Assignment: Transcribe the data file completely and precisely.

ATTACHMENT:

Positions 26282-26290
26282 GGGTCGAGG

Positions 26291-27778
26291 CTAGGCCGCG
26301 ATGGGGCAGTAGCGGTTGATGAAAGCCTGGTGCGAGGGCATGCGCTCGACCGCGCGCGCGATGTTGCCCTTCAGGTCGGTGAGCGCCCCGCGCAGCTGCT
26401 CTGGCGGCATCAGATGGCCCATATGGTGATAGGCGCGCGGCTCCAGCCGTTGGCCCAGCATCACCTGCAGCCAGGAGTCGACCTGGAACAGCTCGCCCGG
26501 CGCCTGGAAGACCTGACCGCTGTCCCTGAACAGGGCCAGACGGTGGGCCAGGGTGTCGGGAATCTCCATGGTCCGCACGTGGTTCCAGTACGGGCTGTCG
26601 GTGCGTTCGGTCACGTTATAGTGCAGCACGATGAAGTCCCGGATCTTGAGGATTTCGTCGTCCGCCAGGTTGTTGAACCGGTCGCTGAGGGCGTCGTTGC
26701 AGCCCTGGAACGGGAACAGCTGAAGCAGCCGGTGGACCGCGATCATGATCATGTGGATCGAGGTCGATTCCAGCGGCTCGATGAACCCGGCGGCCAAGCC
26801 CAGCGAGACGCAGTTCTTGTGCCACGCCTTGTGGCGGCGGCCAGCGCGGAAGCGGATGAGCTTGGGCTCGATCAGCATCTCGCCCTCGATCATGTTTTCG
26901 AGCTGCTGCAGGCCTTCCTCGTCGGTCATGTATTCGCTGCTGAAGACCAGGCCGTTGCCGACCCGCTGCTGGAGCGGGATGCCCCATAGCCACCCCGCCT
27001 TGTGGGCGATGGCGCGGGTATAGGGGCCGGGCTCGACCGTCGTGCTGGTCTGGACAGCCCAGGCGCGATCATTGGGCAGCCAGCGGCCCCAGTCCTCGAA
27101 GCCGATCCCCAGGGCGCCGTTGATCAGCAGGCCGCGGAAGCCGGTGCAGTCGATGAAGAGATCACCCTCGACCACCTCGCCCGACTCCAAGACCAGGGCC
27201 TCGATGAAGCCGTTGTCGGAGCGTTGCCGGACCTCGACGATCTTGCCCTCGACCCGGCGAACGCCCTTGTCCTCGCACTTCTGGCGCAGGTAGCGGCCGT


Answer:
Positions 26282-26290
26282 GGGTCGAGG

Positions 26291-27778
26291 CTAGGCCGCG
26301 ATGGGGCAGTAGCGGTTGATGAAAGCCTGGTGCGAGGGCATGCGCTCGACCGCGCGCGCGATGTTGCCCTTCAGGTCGGTGAGCGCCCCGCGCAGCTGCT
26401 CTGGCGGCATCAGATGGCCCATATGGTGATAGGCGCGCGGCTCCAGCCGTTGGCCCAGCATCACCTGCAGCCAGGAGTCGACCTGGAACAGCTCGCCCGG
26501 CGCCTGGAAGACCTGACCGCTGTCCCTGAACAGGGCCAGACGGTGGGCCAGGGTGTCGGGAATCTCCATGGTCCGCACGTGGTTCCAGTACGGGCTGTCG
26601 GTGCGTTCGGTCACGTTATAGTGCAGCACGATGAAGTCCCGGATCTTGAGGATTTCGTCGTCCGCCAGGTTGTTGAACCGGTCGCTGAGGGCGTCGTTGC
26701 AGCCCTGGAACGGGAACAGCTGAAGCAGCCGGTGGACCGCGATCATGATCATGTGGATCGAGGTCGATTCCAGCGGCTCGATGAACCCGGCGGCCAAGCC
26801 CAGCGAGACGCAGTTCTTGTGCCACGCCTTGTGGCGGCGGCCAGCGCGGAAGCGGATGAGCTTGGGCTCGATCAGCATCTCGCCCTCGATCATGTTTTCG
26901 AGCTGCTGCAGGCCTTCCTCGTCGGTCATGTATTCGCTGCTGAAGACCAGGCCGTTGCCGACCCGCTGCTGGAGCGGGATGCCCCATAGCCACCCCGCCT
27001 TGTGGGCGATGGCGCGGGTATAGGGGCCGGGCTCGACCGTCGTGCTGGTCTGGACAGCCCAGGCGCGATCATTGGGCAGCCAGCGGCCCCAGTCCTCGAA
27101 GCCGATCCCCAGGGCGCCGTTGATCAGCAGGCCGCGGAAGCCGGTGCAGTCGATGAAGAGATCACCCTCGACCACCTCGCCCGACTCCAAGACCAGGGCC
27201 TCGATGAAGCCGTTGTCGGAGCGTTGCCGGACCTCGACGATCTTGCCCTCGACCCGGCGAACGCCCTTGTCCTCGCACTTCTGGCGCAGGTAGCGGCCGT